He continued: “Jesus, in the second step, helps this man by offering him the true face of God. Indeed, the text says, ‘Jesus looking upon him loved him’: this is God!”
“This is where faith is born and reborn: not from a duty, not from something that is to be done or paid for, but from a look of love to be welcomed. In this way, Christian life becomes beautiful, if it is based not on our abilities and our plans, but on God’s gaze.”
The pope said that in the third and final step, Jesus invited the young man to give generously of himself to others.
“It is perhaps what we are missing too. Often, we do the bare minimum, whereas Jesus invites us to do the maximum possible,” he commented.
“How many times are we satisfied with doing our duties -- the precepts, a few prayers, and so on -- whereas God, who gives us life, asks us for the impetus of life!”
The pope noted that in the Gospel reading, Jesus began by listing the Commandments and ended with a “positive proposal.”
He said: “Faith cannot be limited to ‘do not,’ because Christian life is a ‘yes,’ a ‘yes’ of love.”
Concluding his meditation, he said: “A faith without giving, without works of charity, in the end makes us sad: just like that man whose ‘face fell’ and returned home ‘sorrowful,’ even though he had been looked upon with love by Jesus in person.”
“Today we can ask ourselves: At what point is my faith? Do I experience it as something mechanical, like a relationship of duty or interest with God? Do I remember to nourish it by letting myself be looked at and loved by Jesus? ... And, attracted by him, do I respond freely, with generosity, with my whole heart?”
After praying the Angelus, Pope Francis welcomed two beatifications taking place this weekend.
He said: “Yesterday, in Naples, Maria Lorenza Longo, a 16th-century wife and mother of a family, was beatified. A widow, she founded in Naples the Hospital for the Incurables and the Capuchin Poor Clares.”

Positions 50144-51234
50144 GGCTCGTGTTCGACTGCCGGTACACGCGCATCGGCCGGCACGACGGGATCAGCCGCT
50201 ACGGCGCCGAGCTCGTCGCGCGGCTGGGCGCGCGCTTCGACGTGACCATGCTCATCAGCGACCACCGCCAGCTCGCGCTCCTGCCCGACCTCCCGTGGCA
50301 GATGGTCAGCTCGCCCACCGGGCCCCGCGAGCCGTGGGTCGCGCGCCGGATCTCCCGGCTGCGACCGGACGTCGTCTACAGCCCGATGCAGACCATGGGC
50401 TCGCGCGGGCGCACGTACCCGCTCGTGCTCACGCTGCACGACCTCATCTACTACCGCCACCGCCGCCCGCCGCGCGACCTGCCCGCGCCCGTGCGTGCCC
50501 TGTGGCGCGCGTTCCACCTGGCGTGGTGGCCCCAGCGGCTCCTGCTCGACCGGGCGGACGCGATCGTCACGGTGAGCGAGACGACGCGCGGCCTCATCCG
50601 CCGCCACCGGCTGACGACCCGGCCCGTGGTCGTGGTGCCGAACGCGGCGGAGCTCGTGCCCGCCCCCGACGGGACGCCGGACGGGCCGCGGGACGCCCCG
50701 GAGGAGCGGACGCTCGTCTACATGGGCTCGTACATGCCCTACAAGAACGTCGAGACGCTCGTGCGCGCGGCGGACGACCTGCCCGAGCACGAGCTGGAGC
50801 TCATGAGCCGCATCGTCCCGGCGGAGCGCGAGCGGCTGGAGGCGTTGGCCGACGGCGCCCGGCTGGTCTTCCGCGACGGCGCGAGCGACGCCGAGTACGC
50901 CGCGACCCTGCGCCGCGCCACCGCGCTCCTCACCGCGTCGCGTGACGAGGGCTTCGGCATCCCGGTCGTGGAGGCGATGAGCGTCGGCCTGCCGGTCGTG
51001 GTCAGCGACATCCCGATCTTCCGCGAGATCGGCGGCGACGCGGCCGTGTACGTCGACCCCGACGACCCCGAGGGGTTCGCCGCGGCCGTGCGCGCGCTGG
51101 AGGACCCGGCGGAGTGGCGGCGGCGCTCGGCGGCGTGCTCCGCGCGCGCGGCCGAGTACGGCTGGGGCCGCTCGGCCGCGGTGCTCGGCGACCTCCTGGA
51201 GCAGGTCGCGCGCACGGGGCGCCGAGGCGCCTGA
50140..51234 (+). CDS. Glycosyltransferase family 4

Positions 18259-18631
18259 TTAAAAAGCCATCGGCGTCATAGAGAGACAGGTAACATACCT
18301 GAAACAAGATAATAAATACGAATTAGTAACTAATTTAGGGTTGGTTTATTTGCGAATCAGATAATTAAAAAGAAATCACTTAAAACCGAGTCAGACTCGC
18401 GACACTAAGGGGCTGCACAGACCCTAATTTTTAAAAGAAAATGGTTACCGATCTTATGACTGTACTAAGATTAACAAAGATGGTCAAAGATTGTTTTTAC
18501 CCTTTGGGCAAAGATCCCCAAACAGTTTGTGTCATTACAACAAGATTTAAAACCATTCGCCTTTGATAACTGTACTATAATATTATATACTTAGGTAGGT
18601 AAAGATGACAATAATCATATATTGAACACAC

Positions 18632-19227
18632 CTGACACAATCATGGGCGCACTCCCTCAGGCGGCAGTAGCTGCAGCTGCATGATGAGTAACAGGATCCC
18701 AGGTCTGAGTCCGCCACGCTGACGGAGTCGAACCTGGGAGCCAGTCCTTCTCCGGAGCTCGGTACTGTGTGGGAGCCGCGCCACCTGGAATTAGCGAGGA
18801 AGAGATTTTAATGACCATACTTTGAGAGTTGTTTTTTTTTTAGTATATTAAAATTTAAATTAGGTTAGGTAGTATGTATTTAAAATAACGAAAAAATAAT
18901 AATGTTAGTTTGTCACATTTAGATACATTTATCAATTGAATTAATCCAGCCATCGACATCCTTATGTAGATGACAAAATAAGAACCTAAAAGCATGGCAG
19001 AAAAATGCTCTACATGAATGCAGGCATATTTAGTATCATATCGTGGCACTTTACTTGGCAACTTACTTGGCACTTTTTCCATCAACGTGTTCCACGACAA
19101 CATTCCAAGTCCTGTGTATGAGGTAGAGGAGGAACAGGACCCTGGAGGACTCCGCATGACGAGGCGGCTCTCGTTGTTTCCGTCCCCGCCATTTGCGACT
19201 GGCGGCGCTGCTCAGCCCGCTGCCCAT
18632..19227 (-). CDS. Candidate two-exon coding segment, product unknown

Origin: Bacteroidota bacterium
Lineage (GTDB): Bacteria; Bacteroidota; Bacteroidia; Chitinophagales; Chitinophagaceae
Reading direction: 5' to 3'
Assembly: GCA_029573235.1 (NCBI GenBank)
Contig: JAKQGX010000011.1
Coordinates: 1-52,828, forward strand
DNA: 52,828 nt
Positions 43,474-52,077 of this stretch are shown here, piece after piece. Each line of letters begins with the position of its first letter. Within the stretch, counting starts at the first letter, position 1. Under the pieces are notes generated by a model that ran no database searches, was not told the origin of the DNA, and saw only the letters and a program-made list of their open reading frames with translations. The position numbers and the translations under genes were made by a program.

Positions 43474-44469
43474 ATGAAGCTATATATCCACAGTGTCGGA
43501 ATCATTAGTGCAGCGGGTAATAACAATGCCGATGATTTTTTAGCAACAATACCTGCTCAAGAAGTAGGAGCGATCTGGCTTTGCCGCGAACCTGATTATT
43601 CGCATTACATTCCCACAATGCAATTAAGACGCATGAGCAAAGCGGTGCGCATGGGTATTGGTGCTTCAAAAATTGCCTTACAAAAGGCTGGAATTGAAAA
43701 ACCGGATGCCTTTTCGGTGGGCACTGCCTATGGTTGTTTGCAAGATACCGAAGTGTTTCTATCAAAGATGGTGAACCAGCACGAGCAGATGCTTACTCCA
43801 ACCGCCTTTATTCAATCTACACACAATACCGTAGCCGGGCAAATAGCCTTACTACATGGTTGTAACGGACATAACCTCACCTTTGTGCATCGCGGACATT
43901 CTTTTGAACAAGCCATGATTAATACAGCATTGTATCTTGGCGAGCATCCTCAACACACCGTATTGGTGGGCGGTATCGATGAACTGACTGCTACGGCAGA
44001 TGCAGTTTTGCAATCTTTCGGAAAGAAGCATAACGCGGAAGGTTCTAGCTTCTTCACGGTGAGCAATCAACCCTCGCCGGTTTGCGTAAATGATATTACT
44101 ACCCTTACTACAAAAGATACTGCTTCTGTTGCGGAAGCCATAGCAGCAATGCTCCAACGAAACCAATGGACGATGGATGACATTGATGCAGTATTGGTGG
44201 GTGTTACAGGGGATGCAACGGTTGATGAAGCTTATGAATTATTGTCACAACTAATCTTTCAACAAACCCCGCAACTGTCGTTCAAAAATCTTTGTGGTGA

“A woman of great faith and intense prayer life, she did all she could for the needs of the poor and the suffering.”
“A zealous pastor and tireless proclaimer of the Gospel, he was an exemplary witness of a priesthood lived in charity and contemplation.”
After asking for a round of applause for the new blesseds, the pope noted that Oct. 10 is World Mental Health Day, marked by the Vatican with a message by Cardinal Peter Turkson, prefect of the Dicastery for Promoting Integral Human Development.
The pope acknowledged those suffering from mental health issues, as well as suicide victims, including young people.
“Let us pray for them and their families, that they will not be left alone or discriminated against, but welcomed and supported,” he said.
As he greeted pilgrims in the square below, he pointed out a large image of Mother Maria Bernardetta of the Immaculate, a professed sister of the Poor Sisters of St. Joseph, held by visitors from her birthplace of Montella, southern Italy.
“Let us pray for her prompt canonization,” the pope said, concluding his Angelus address.
Posted on 10/10/2021 12:00 PM (CNA Daily News - Vatican)
Vatican City, Oct 10, 2021 / 04:00 am (CNA).
Pope Francis formally launched the two-year global consultation process leading to the 2023 synod on synodality on Sunday with a call to “look others in the eye and listen to what they have to say.”
Preaching at a Mass at St. Peter’s Basilica on Oct. 10, the pope said that Catholics taking part in the synodal path should strive to “become experts in the art of encounter.”
“Not so much by organizing events or theorizing about problems, as in taking time to encounter the Lord and one another,” he said.
“Time to devote to prayer and adoration -- this prayer that we neglect so much: to adore, to make room for adoration -- listening to what the Spirit wants to say to the Church.”
“Time to look others in the eye and listen to what they have to say, to build rapport, to be sensitive to the questions of our sisters and brothers, to let ourselves be enriched by the variety of charisms, vocations, and ministries.”
The live-streamed Mass, attended by around 3,000 people, was the second of two weekend events officially opening the two-year global consultation process.
The first was a “moment of reflection” on Oct. 9 featuring speeches from the pope, Cardinal Mario Grech, the secretary general of the Synod of Bishops, Cardinal Jean-Claude Hollerich, S.J., the synod’s relator general, and others.